The History of Building Codes and Construction

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The History of Building Codes, Construction, and the Aftermath of September 11 Jhimelle I. Sepulveda
Columbia Southern University

Abstract
There have been many catastrophic incidents involving fire throughout history with countless of lives lost and billions of dollars’ worth of damages. The lessons learned from these incidents have led to changes in the way we plan and how we build high-rise structures. These changes evolve into codes and building standards with people’s safety in mind.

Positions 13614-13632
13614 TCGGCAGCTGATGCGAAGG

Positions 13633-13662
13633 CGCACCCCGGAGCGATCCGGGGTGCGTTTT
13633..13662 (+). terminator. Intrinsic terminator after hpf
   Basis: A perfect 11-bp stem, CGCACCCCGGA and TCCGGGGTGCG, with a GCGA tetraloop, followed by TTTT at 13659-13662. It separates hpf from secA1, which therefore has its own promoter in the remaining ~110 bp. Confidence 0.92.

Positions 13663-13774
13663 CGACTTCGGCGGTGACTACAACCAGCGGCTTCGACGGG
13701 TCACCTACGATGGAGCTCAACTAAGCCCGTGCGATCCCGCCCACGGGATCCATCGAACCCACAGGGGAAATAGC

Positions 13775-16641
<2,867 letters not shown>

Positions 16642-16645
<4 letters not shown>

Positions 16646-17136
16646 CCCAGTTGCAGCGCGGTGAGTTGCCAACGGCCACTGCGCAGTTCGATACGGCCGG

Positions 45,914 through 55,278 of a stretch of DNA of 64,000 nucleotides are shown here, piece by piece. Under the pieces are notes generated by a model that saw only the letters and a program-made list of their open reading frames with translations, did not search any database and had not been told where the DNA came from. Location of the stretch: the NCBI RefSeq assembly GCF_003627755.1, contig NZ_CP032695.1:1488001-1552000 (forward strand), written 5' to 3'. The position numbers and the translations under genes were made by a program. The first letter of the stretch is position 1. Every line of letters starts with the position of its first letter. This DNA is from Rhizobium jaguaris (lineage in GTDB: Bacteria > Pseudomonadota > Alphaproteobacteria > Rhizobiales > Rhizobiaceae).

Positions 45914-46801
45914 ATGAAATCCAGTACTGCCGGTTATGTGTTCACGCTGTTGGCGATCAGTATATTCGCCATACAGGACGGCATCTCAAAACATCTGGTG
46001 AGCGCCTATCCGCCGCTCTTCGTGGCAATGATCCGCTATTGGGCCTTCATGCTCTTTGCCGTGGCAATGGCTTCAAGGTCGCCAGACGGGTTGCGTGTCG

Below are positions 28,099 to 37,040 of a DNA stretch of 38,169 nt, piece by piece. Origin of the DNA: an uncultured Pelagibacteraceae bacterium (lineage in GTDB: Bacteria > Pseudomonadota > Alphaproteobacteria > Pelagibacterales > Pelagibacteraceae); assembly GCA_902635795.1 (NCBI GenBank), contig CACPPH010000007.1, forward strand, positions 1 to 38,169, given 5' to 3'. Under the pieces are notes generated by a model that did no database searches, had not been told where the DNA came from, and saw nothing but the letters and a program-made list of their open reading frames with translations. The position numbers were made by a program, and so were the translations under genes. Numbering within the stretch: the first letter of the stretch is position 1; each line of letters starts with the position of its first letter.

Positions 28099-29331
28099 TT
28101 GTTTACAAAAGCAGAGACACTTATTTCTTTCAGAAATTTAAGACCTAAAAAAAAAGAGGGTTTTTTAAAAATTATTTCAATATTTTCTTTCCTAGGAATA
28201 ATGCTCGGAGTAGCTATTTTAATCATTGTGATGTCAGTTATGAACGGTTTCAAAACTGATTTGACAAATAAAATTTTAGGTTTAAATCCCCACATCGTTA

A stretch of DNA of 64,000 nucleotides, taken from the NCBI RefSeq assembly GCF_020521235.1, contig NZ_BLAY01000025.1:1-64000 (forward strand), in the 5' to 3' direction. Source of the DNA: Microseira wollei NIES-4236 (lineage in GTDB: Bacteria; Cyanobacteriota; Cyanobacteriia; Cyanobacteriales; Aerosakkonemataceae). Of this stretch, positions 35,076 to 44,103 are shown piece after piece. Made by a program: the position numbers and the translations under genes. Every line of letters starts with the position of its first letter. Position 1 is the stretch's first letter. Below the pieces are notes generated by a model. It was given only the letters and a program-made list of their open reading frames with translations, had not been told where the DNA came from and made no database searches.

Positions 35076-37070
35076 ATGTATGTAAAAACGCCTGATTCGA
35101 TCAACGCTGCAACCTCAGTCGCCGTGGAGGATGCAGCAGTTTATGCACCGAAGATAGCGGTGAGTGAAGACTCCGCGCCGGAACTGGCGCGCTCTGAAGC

Early building construction laws were enacted to prevent building collapses as early as the Roman Empire. Laws were passed that limited the height of buildings, first to 70ft and then to 60ft. Later in history, laws were passed to prevent fires and preventing its spread; in early North American cities, structures were built in close proximity to one another and often construction started before proper building codes were in place. (Cote) After the Great Chicago Fire of 1871, tall buildings were built with safety in mind. The National Board of Fire Underwriters (NBFU) and now the American Insurance Services Group, organized in 1866, began to emphasize safe building construction, the prevention of fire spread, improvements of water supplies and fire departments. As a result, buildings would be built of concrete and steel. In 1906, the NBFU wrote that “San Francisco has violated all underwriting tradition”; although the city had concrete and steel buildings, most of the structures consisted of wood shacks. Following the damage of the San Francisco fire, the information gathered was used for the basis of early fire protection and building codes. (Cote) There have been many factors that have shaped modern building codes. The development of the insurance company and the concept of mitigating risks has been a part of building codes for years. As social organizations were created to improve building conditions, building codes were enacted to meet those needs. Chicago was the perfect location; it is near waterways. The city had to build quickly so they built with wood. It was quick, cheap and it was easy. There was plenty of wood coming through the city. Many of the buildings although they had a hard shell made of masonry but the insides were made out of wood. Since the city was growing, quickly there was no proper planning on how to correctly build a structure and there were no rules. There were homes next to lumberyards next to businesses’ and by 1871; Chicago was the fastest growing city in the world. (The University of Chicago Library, 2009) The swamps by Lake Michigan made visionaries into millionaires. The summer of 1871, was extremely dry and by October, people were suffering from a drought. (Billington) On the evening of October 8, 1871 on the city’s west side, a small fire erupted at a barn owned by Catherine and Patrick O’Leary. The night operator sent a telegraph to firefighters; but failed to inform the firehouse closest to the fire. By the time firefighters reached the O’Leary barn, about 20 minutes after the first alarm, the fire had spread throughout the block. (Bales, 2004) The winds pushed the fire north and east by the banks of the river. Most people did not expect the fire to cross the Chicago River but by 11:30 PM, the river was in flames. The river was lined by wood buildings, wood ships, and the water itself had an oily residue due to pollutants. After jumping the river, the fire tore through the city’s business district. The heat of the fire helped it generate its own wind by sucking in oxygen while the rising flames spread upwards like a fiery tornado. Around 2:30 am, the fire jumps the river once again sending fiery ambers into the city’s North District towards the city’s only water pump station. The wooden roof ignites and eventually collapses cutting all water supplies to the city. Nearly 30 hours after it began, rain extinguished what was left of the city. The fire burned 4...
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